Located next to the cruise ship terminal in Las Palmas, Gran Canaria, Poema del Mar is housed inside a striking building. In creating the new aquarium, the Kiessling Group used its experience from Loro Parque, and also uses its name in its marketing. After all, there’s five decades of brand recognition behind it.

This ambitious project debuted in December 2017, representing an investment equivalent to US$17 million. Spread over 12,500 m2 are over 350 species of sea life. The aquarium comprises three zones. Visitors begin their tour by immersing themselves into the ‘Jungle’ that recreates the landscapes and biodiversity of different parts of the world.


In the Reef, fish swim among 400,000 litres of water and coral reefs, creating a kaleidoscope of colour as they go. The Deep Sea is the third and final area. As guests culminate their tour, they will be stand in awe in front of the largest curved window aquarium exposition in the world.

As you’d expect, there’s a strong commitment to the conservation of biodiversity, as well sustainable tourism. In particular the aquarium focuses its efforts on Atlantic marine conservation. All this is realised in co-ordination with the Loro Parque Foundation, which has already overseen more than 100 conservation projects in 30 countries over the past two decades.

ProSlide’s Singha (Flying Saucer) waterslide at Siam Park, Tenerfie

Siam Park 2

Although no opening date can be confirmed until building permits are awarded, ProSlide, Van Stone Conveyor and Murphy’s Waves are already on board as suppliers at ‘Siam Park 2’ in Gran Canaria.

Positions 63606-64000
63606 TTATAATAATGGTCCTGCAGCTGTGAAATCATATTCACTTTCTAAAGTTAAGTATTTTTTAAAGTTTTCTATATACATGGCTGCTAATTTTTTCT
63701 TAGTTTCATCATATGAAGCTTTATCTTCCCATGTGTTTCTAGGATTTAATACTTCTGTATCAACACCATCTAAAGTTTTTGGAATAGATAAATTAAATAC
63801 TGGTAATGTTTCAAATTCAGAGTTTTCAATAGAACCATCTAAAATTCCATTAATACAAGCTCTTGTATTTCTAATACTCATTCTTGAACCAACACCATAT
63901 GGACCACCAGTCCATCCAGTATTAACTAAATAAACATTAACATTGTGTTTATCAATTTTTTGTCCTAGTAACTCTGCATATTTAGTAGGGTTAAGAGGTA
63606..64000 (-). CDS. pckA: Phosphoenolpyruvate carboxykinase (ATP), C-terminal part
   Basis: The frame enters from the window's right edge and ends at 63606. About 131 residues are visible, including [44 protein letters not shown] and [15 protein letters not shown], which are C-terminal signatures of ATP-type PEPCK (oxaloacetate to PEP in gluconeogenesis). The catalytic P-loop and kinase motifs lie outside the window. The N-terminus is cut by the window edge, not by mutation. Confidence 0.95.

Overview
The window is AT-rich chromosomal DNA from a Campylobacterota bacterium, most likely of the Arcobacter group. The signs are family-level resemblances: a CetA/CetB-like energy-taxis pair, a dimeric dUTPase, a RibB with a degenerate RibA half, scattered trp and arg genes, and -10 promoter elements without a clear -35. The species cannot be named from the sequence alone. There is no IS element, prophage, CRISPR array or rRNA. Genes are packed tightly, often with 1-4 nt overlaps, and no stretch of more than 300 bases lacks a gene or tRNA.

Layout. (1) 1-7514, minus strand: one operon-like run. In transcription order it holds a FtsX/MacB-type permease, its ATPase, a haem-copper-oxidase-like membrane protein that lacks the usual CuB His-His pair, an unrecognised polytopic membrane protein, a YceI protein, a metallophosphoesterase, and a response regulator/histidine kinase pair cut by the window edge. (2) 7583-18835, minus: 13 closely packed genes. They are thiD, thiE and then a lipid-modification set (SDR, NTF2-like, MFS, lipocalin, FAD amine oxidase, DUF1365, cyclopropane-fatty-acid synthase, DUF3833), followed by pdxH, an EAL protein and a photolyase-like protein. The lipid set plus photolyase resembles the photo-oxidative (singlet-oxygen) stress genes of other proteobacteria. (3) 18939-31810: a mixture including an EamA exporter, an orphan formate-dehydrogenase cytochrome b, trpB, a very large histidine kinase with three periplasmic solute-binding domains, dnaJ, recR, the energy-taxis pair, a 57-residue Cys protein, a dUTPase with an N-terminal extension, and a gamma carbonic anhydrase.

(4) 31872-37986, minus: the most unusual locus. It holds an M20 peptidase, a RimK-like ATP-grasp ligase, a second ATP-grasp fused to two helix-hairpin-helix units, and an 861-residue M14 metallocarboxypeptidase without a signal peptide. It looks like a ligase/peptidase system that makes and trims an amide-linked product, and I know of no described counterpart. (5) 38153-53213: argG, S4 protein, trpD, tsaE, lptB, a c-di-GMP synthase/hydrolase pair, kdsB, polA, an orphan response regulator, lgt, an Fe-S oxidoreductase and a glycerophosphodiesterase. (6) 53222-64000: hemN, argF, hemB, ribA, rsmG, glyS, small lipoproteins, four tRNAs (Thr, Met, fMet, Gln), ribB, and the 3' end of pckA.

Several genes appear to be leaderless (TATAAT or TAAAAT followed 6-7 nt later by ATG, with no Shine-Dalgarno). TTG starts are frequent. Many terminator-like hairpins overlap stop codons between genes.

“We have had very good experiences with all of the companies in the past, which encourages us to keep on counting on them,” says Christoph Kiessling. “Never change a winning team!”

He does not believe that the two waterparks will compete with one another, however. “They are situated on two different islands,” he reminds us. “We would rather think that they will complement and promote one another. Also they will widen the offer for local and foreign tourism.”

All images courtesy of the Kiessling Group, unless stated otherwise

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Owen Ralph

Owen Ralph

As a Lead Features Writer for blooloop, Owen brings with him two decades of experience covering the amusement and attractions industry for trade publications, including World’s Fair, Coinslot International, Kirmes & Park Revue and Park World, where he spent 15 years as Editor. He is currently a member of the IAAPA EMEA Education Subcommittee.